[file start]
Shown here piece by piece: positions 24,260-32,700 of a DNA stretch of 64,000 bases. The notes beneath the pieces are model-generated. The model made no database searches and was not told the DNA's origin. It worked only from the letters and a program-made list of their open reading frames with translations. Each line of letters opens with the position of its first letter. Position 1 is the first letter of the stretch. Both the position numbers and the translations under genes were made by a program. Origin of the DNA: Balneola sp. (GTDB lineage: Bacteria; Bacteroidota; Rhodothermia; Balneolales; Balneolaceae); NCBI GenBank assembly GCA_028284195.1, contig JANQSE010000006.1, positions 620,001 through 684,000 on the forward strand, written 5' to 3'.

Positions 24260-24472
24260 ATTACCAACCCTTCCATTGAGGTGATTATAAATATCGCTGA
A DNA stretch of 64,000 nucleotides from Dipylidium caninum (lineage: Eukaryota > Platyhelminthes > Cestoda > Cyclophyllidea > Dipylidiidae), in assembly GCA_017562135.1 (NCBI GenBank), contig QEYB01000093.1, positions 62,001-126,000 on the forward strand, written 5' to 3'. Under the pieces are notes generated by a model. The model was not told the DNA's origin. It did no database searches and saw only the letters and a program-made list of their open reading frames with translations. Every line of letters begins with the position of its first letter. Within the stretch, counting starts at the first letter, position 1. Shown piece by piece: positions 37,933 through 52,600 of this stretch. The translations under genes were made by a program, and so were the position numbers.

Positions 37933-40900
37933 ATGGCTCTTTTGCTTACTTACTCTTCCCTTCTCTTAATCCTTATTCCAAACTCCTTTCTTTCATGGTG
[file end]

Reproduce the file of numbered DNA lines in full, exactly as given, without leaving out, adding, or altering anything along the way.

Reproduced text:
Shown here piece by piece: positions 24,260-32,700 of a DNA stretch of 64,000 bases. The notes beneath the pieces are model-generated. The model made no database searches and was not told the DNA's origin. It worked only from the letters and a program-made list of their open reading frames with translations. Each line of letters opens with the position of its first letter. Position 1 is the first letter of the stretch. Both the position numbers and the translations under genes were made by a program. Origin of the DNA: Balneola sp. (GTDB lineage: Bacteria; Bacteroidota; Rhodothermia; Balneolales; Balneolaceae); NCBI GenBank assembly GCA_028284195.1, contig JANQSE010000006.1, positions 620,001 through 684,000 on the forward strand, written 5' to 3'.

Positions 24260-24472
24260 ATTACCAACCCTTCCATTGAGGTGATTATAAATATCGCTGA
A DNA stretch of 64,000 nucleotides from Dipylidium caninum (lineage: Eukaryota > Platyhelminthes > Cestoda > Cyclophyllidea > Dipylidiidae), in assembly GCA_017562135.1 (NCBI GenBank), contig QEYB01000093.1, positions 62,001-126,000 on the forward strand, written 5' to 3'. Under the pieces are notes generated by a model. The model was not told the DNA's origin. It did no database searches and saw only the letters and a program-made list of their open reading frames with translations. Every line of letters begins with the position of its first letter. Within the stretch, counting starts at the first letter, position 1. Shown piece by piece: positions 37,933 through 52,600 of this stretch. The translations under genes were made by a program, and so were the position numbers.

Positions 37933-40900
37933 ATGGCTCTTTTGCTTACTTACTCTTCCCTTCTCTTAATCCTTATTCCAAACTCCTTTCTTTCATGGTG